Sunday, May 02, 2010


Last week I had the pleasure of sitting down to taste wine with Argentine winemaker and Head Vinticulturalist at Doña Paula, Edgardo del Popolo. Argentina is now the fifth largest producer of wine in the world behind Italy, France, Spain and the US. Malbec is the grape best-known and associated with Argentina and the biggest driver of sales from the country.

Malbec can trace its roots back to France where it was primarily used as a blending grape. In Argentina, it is far from a supporting player. It is the iconic star and there is no equivalent anywhere else in the world for the high-altitude terrior in which it is grown.

At Doña Paula, Edgardo strives to capture the climate and essence of the land in all his wines. The South American wine category can be highly competitive for shelf space in the US, especially from Argentina's most famous winemaking neighbor, Chile. Edgardo must also compete within his own country with top brands in Argentina like Catena, Terrazas de los Andes, Alta Vista and Archaval Ferrer. Creating a quality, distinct "fresh-fruit" expression and consistent style within the brand is the primary objective at Doña Paula.

The first wine offered up for tasting was the 2008 Doña Paula Series Naked Pulp Viognier. Made from 100% Viognier from Vista Flores with 14.5% alcohol, the wine exhibited a nose of flowers, peach and orange rind with great acidity and minerality on the mid-palate. On the finish the wine takes on candied/caramel notes from the residual sugar and new French oak. For Viognier, this is a very clean and crisp offering with none of the oil or viscosity you might find in French or American variations. This is an 88 PT wine that retails for around $25 a bottle.

Next up was the 2009 Doña Paula Estate Torrontés. Golden color with a fragrant, powerful floral nose of acacia and jasmine, the wine is made from 100% Torrontés from the Cafayate Valley with 13.5% alcohol. Beautifully balanced with lively acidity, tropical and melon fruits on the palate, and a distinct, long bitter almond finish. Torrontés is Argentina's flagship white wine, and this offering is one of the best I've tasted in quite some time. It is one of those wines that once poured you'll find hard to put the glass down because the bouquet is so alluring. Retailing for around $16 this is a 90 PT wine that is a perfect summer wine and a great alternative to Sauvignon Blanc if you're looking for an exciting replacement.

As we tasted through a promising 2007 Doña Paula Series Alluvia Cabernet Franc (a modern-styled wine that I liked quite a bit with lots of baking spices and none of the stinky vegetable or green pepper driven characteristics best associated with the varietal), Edgardo spoke of his early attraction to wine. It was a grape, not a wine that first captured his love and attention. That grape, of course, was Malbec, which he used to taste straight off the vine as boy.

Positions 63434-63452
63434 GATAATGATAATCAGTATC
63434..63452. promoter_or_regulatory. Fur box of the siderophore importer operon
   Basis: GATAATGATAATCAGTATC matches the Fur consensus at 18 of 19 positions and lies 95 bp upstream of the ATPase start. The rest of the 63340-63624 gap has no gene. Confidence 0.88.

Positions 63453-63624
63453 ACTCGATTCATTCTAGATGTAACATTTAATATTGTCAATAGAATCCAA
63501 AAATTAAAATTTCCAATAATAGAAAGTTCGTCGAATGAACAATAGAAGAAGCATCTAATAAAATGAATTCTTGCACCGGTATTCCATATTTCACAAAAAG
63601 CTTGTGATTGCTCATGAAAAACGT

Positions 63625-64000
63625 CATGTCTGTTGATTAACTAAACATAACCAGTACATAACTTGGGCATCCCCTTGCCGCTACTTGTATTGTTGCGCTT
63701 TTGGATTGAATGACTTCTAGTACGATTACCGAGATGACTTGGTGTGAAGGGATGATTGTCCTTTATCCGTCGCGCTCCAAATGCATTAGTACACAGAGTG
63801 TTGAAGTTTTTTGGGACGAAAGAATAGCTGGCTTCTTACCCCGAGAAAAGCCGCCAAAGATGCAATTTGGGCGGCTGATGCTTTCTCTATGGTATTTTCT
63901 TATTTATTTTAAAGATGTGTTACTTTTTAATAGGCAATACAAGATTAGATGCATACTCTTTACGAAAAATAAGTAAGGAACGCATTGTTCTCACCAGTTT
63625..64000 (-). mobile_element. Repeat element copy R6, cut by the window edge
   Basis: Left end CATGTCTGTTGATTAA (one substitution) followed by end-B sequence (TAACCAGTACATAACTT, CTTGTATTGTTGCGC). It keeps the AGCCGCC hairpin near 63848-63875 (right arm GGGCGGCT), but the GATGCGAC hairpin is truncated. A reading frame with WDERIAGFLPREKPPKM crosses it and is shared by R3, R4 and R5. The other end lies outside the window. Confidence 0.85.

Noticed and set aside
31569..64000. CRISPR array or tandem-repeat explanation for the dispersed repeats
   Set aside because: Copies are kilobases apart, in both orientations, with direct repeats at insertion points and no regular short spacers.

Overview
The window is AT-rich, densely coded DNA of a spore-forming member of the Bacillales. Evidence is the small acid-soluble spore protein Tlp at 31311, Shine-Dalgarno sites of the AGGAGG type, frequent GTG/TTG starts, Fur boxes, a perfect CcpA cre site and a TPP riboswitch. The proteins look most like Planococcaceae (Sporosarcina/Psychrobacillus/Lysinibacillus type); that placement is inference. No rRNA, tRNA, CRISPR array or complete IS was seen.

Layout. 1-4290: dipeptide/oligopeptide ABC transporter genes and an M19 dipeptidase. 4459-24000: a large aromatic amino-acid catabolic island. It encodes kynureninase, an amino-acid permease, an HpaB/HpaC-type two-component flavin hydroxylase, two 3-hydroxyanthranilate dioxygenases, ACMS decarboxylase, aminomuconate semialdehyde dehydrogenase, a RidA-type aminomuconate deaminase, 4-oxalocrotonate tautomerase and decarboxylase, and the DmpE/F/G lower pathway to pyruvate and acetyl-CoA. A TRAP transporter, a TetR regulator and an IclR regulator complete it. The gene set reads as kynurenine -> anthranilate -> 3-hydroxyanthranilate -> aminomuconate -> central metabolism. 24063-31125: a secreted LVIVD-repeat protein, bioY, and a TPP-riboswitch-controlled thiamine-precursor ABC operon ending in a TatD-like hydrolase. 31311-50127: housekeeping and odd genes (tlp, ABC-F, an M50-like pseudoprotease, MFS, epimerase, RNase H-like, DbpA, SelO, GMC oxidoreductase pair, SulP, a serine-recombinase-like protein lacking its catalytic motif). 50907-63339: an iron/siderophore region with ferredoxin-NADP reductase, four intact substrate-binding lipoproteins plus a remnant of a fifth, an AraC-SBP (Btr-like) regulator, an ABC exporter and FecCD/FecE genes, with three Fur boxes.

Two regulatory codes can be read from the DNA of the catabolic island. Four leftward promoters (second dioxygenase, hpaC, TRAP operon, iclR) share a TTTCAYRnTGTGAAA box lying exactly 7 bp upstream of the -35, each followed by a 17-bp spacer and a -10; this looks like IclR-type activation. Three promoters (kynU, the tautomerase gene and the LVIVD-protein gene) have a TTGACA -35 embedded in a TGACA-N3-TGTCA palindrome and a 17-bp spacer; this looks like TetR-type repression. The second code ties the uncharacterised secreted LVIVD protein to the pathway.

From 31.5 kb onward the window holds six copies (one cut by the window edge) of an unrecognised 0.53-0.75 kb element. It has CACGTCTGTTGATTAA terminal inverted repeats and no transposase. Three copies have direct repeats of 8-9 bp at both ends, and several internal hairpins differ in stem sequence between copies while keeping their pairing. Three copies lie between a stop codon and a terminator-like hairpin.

As he poured the 2006 Doña Paula Series Salix Tannat Malbec, it shouldn't have come as a surprise that the best tasting grape on the vine could yield some of the most dynamic red wines in his portfolio. A unique offering, to say the least, the Tannat-Malbec blend is an inky, rich, muscular wine with dusty, chewy tannins. Dark fruits are extremely saturated and concentrated with tobacco and chocolate dominating the palate. With 14.6% alcohol, this is a big, powerful and complex wine, but it is very controlled. Tannat is a tough grape to introduce into a blend since it can often throw a wine out of balance and result in the wine being harsh with bitterness and overly dry tannins. Yet despite Tannat comprising 65% of the wine, the remaining fruit-driven Malbec provides a perfect balance. This is an impressive 89 PT wine that retails for around $20 to $25. If you've been turned off by some tough run-ins with French Tannat in the past, this will be quite an interesting and friendly reintroduction to the varietal.

The 2009 Doña Paula Estate Malbec is made from 100% Malbec from Alto Ugartech, Lujan de Cuyo y Tupungato and Valle de Uco with 14% alcohol. Although this wine has an excellent mouthfeel and a great tannic backbone, the alcohol has a strong presence. Rich with cocoa on the nose, black licorice and black fruits on the palate this $15 - $17 wine is an 85-86 PT wine. In the same price range, the 2009 Doña Paula Estate Malbec Syrah is actually a better wine. With plum, red and black fruits and mocha, this straight-forward value with 14% alcohol is a more harmonious wine for the price category. I'd give it around 87 PTS.

Last up was the 2006 Doña Paula Seleccion de Bodega Malbec. An intense artisan wine with great acidity and smooth tannin, Edgardo's objective was to illustrate the potential of Argentine Malbec by blending the best grapes from Ugarteche and Uco Valley. With 14.5% alcohol, this is a Single Vineyard wine aimed at producing a "fresh-fruit" styled wine. Black cherry, mocha and spice combine in a very layered Malbec. At a suggested retail price of $50 a bottle, this is the most expensive wine offered by Doña Paula. It is a collector's wine for the cellar that will improve with bottle age. Right now it is a very drinkable, deeply saturated, 92 PT palate-pleaser.

Never envisioning himself pursuing anything other than a career in the vineyard, Edgardo has embarked on a life long journey to make the best Malbec. He continues to learn more and more each year about the wine growing region and the potential of the grapes that grow there. He said in the near future he is looking to experiment more with Cabernet Franc and Shiraz, but in the meantime he is focused on growing the Doña Paula brand. As a relatively young brand in the marketplace, Edgardo and Doña Paula wines are worth keeping our eyes on as the attention and potential is warranted.


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